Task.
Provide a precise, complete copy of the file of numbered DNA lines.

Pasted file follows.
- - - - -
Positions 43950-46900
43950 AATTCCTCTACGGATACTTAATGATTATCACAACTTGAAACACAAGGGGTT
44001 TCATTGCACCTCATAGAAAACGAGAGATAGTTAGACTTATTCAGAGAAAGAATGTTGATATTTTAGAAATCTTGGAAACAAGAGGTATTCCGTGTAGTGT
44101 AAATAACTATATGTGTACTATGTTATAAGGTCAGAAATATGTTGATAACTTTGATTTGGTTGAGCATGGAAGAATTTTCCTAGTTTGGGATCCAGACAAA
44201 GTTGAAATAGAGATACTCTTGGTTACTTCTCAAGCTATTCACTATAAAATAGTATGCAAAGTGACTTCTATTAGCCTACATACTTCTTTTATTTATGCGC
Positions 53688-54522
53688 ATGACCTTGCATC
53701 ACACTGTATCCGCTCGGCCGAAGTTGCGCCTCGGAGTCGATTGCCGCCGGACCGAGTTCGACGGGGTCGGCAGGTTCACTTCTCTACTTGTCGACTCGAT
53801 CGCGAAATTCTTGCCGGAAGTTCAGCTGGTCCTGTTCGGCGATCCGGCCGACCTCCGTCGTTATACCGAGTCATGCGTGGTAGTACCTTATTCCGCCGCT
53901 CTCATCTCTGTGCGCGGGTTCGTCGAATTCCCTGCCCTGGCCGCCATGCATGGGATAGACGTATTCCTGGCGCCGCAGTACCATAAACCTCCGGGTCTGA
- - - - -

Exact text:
Positions 43950-46900
43950 AATTCCTCTACGGATACTTAATGATTATCACAACTTGAAACACAAGGGGTT
44001 TCATTGCACCTCATAGAAAACGAGAGATAGTTAGACTTATTCAGAGAAAGAATGTTGATATTTTAGAAATCTTGGAAACAAGAGGTATTCCGTGTAGTGT
44101 AAATAACTATATGTGTACTATGTTATAAGGTCAGAAATATGTTGATAACTTTGATTTGGTTGAGCATGGAAGAATTTTCCTAGTTTGGGATCCAGACAAA
44201 GTTGAAATAGAGATACTCTTGGTTACTTCTCAAGCTATTCACTATAAAATAGTATGCAAAGTGACTTCTATTAGCCTACATACTTCTTTTATTTATGCGC
Positions 53688-54522
53688 ATGACCTTGCATC
53701 ACACTGTATCCGCTCGGCCGAAGTTGCGCCTCGGAGTCGATTGCCGCCGGACCGAGTTCGACGGGGTCGGCAGGTTCACTTCTCTACTTGTCGACTCGAT
53801 CGCGAAATTCTTGCCGGAAGTTCAGCTGGTCCTGTTCGGCGATCCGGCCGACCTCCGTCGTTATACCGAGTCATGCGTGGTAGTACCTTATTCCGCCGCT
53901 CTCATCTCTGTGCGCGGGTTCGTCGAATTCCCTGCCCTGGCCGCCATGCATGGGATAGACGTATTCCTGGCGCCGCAGTACCATAAACCTCCGGGTCTGA